It should be clear by this point that the ability to use a general context as the namespace when executing code permits some complex behaviors to be implemented simply. There are circumstances where it would be useful to replace the namespace of a function with a context. The context_function module provides some tools for doing this.
This example shows how to set up a simple listening data context that displays changes within a function’s local namespace as it executes:
from traits.api import HasTraits, on_trait_change from codetools.contexts.api import DataContext, context_function class ListeningDataContext(DataContext): """ A simple subclass of DataContext which listens for items_modified events and pretty-prints them.""" @on_trait_change('items_modified') def print_event(self, event): print "Event: items_modified" for added in event.added: print " Added:", added, "=", repr(self[added]) for modified in event.modified: print " Modified:", modified, "=", repr(self[modified]) for removed in event.removed: print " Removed:", removed def f(x, t=3): """ A function which fires add, modify and delete events. """ y = x+2 y += 1 z = '12' del z return y f = context_function(f, ListeningDataContext)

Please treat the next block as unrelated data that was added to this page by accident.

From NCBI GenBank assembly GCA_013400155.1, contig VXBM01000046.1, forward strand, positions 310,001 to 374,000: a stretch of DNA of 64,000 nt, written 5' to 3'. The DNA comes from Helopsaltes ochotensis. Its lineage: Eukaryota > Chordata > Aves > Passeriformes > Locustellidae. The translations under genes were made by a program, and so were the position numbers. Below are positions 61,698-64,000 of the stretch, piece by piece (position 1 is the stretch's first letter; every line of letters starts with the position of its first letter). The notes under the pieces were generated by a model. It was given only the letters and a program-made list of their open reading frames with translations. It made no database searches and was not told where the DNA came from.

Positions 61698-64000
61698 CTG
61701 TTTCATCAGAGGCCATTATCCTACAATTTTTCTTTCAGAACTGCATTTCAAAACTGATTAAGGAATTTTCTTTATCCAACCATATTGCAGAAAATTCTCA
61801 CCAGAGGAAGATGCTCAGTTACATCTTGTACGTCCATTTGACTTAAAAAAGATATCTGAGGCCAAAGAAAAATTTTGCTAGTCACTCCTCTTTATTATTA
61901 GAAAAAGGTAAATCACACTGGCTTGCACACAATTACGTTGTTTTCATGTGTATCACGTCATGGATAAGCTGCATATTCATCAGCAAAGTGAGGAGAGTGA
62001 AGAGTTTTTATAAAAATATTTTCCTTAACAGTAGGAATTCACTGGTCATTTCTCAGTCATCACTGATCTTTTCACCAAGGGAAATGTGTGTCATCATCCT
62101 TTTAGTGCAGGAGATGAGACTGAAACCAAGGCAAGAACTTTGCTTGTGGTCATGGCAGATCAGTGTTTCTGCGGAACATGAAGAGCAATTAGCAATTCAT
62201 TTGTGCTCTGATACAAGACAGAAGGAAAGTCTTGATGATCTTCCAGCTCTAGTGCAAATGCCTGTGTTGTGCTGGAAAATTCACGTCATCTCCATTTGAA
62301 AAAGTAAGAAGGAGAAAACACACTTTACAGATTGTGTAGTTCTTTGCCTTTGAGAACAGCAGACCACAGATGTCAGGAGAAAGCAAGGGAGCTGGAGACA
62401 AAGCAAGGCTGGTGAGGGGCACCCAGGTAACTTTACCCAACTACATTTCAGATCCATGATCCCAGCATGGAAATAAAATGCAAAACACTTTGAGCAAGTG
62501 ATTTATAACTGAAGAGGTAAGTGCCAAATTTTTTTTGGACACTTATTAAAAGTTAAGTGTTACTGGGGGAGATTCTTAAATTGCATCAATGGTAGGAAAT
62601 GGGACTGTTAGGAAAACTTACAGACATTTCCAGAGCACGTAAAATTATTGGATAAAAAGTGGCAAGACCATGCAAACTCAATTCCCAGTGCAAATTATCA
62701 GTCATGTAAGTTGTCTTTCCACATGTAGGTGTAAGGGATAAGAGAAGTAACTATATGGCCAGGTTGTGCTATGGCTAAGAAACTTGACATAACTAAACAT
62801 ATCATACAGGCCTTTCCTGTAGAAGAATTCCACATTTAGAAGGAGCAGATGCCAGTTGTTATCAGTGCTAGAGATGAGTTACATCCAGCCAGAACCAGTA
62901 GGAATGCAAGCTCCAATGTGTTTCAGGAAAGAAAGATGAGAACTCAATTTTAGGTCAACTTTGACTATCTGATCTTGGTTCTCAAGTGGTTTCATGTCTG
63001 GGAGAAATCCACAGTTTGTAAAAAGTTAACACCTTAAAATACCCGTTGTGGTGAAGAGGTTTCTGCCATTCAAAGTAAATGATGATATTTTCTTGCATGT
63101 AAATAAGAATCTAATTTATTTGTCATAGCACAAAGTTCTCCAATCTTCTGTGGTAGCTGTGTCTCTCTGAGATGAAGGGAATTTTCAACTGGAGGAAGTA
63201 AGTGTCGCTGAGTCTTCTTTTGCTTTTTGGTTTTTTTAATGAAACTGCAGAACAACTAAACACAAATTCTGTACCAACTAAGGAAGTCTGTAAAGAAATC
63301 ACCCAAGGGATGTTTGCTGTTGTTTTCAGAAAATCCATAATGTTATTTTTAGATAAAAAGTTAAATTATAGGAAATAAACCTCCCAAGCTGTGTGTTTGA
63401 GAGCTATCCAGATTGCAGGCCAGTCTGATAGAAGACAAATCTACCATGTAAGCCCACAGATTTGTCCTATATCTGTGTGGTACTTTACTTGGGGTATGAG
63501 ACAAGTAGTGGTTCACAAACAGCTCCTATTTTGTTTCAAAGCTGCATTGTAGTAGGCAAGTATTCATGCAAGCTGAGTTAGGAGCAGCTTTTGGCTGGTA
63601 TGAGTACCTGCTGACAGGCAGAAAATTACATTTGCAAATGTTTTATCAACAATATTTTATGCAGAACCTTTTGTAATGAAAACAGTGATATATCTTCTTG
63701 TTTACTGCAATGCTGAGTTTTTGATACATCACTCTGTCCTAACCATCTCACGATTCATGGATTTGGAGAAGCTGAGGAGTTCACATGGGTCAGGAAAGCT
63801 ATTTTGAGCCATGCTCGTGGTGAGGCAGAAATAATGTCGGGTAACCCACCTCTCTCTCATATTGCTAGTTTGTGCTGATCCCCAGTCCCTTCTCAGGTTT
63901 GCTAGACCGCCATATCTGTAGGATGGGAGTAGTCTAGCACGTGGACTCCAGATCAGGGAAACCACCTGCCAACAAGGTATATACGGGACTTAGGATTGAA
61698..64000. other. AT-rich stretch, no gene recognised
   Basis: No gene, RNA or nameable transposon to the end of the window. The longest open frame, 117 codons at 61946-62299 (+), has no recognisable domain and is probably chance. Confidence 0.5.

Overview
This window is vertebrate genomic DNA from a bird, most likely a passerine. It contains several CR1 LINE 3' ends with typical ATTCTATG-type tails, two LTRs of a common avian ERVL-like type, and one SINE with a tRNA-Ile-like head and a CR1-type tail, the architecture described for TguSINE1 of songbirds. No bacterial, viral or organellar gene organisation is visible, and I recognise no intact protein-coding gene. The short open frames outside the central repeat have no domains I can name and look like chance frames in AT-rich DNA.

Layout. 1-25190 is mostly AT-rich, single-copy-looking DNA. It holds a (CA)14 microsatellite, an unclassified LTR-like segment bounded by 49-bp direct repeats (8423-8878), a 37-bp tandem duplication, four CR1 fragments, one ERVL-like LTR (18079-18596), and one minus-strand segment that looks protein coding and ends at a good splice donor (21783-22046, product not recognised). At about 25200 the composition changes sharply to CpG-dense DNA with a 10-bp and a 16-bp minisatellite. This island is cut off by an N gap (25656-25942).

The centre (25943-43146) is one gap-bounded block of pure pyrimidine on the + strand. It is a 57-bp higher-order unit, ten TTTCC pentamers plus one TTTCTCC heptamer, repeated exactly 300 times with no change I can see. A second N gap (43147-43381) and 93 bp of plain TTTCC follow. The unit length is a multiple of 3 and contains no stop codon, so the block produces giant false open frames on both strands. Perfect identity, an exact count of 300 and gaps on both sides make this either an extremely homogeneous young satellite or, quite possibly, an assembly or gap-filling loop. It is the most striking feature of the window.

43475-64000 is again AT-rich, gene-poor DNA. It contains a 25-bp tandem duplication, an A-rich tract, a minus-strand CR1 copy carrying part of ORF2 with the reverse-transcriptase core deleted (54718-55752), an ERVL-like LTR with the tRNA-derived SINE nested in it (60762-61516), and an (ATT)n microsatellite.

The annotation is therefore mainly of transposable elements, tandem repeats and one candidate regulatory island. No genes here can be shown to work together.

The functionality is also available as a function decorator:
@local_context(ListeningDataContext) def f(x, t=3): """ A function which will fire add, modify and delete events. """ y = x+2 y += 1 z = '12' del z return y
The context_function() and local_context() functions both take an argument which is a context factory: each invocation of the function results in a call to the context factory. In most cases it returns a freshly created context.